hy should God’s people bust this myth? So we don’t limit God. God uses occupational
diversity for his purposes. Numerous examples are provided in the Scriptures. Jesus was a carpenter, and some of the disciples were fishermen. Paul was a tentmaker, as well as being an evangelist and church planter.
ow should God’s people bust this myth? The efforts of a local church to disciple must include a healthy and holistic theology of work. It is vital for God’s people to see work as an act of worship and significant for evangelism and outreach. Areas to cover include the use of apologetics to answer the questions being asked about life in the workplaces, the development of valuable communication skills that aid relationship building and aid the use of empowering people to seek Jesus further, and how to cope with the cultural differences that confront them. For more information google, Lausanne + “Marketplace Ministry.” firstname.lastname@example.org *see http://www.cbfa.org/Smith_Paper.pdf
Vocation has changed its meaning O Matthew Gray is Lecturer in Church History. He is enrolled in the PhD history program at Adelaide University In second semester, Matt will teach The Story of the Church (Tues evenings) and Exploring the Christian Faith (Friday mornings).
pportunity is our blessing, but it is also our curse. Hauerwas describes us today as “a quivering mass of availability,” almost paralysed by the occupational choices available. Bewildered Year 12 students stare blankly at hundreds of courses in their handbook. For the Christian, this is even more complicated, because of our inherent sense of vocation. hen the Church started, vocation was simple – it meant becoming a Christian.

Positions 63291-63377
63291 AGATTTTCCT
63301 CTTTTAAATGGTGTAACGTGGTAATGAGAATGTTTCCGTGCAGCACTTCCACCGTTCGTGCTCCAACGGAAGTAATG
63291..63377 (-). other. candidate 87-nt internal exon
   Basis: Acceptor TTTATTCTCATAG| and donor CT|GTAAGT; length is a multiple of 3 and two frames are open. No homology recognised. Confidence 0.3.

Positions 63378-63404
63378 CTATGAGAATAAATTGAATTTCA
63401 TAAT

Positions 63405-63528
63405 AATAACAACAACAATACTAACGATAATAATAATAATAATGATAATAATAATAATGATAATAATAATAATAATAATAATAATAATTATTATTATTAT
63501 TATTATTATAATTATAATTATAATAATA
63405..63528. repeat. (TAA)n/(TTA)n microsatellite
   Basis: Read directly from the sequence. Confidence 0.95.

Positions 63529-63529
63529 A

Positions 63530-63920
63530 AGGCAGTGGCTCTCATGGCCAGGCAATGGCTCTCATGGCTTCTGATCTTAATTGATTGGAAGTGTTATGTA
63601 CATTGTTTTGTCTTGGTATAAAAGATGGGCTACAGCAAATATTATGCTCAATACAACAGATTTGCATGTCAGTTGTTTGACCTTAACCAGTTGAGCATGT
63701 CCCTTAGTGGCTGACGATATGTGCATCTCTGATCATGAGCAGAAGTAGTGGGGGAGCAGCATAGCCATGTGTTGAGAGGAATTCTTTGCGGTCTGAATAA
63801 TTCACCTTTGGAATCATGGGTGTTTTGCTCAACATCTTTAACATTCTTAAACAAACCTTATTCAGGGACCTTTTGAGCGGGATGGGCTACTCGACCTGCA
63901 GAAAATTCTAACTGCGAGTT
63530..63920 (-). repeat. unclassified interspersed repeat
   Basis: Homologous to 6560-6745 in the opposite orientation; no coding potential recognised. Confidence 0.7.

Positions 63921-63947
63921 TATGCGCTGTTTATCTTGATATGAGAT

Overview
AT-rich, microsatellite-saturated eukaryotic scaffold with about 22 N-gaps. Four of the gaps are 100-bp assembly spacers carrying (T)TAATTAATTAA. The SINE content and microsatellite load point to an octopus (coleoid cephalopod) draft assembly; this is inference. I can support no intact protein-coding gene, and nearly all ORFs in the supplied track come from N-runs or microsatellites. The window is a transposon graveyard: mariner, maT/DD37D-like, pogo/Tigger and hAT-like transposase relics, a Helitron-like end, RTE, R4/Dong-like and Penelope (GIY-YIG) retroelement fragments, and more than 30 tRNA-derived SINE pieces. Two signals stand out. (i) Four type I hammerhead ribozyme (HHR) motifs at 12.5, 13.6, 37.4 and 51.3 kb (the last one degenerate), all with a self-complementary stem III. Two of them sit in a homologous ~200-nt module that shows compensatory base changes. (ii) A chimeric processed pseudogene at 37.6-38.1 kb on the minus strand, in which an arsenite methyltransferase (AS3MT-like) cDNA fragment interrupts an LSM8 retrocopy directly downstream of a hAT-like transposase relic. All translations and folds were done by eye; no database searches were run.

Christians were those “called (Latin ‘vocati’) according to His purpose.” That changed with the arrival of Christendom; since “everybody” was now a Christian – the call was no longer necessary.
Calling came to have a much more specialised definition, that of monastic or clerical ministry. n the Reformation, Luther passionately emphasised that all people are called by God into their “ordinary” professions, whether a carpenter or a blacksmith. Calvin further intensified this with his emphasis on election – contrary to popular caricature, Calvin’s election was not primarily about salvation, but about
vocation. Calvin was convinced he was called by God (reluctantly, I might add) to his work in Geneva, and he was sure God called others into their jobs, too. The English Puritans, so deeply embedded in Calvinism, built this into their “Protestant Work Ethic”. inally, in the modern period, economic and technological change meant that a whole host of new jobs emerged, creating more choice. Simultaneously, secularism drove God out of occupational choice, and “vocation” (God calling us) became “profession” (we calling us). oday, we live all these tensions. As Christendom disintegrates, the Early Church’s emphasis on being specifically called to our faith gains renewed dignity. But we also wrestle occasionally with medieval ideas of only pastoral or overseas ministry being a calling, which is only intensified by secularism pushing God out of the workplace. Surely, we must return to the Reformation belief of Luther, Calvin and others, seeing our occupations as God’s calling. Then Year 12 students can focus on discovering what God is calling them into, rather than settling for just a profession.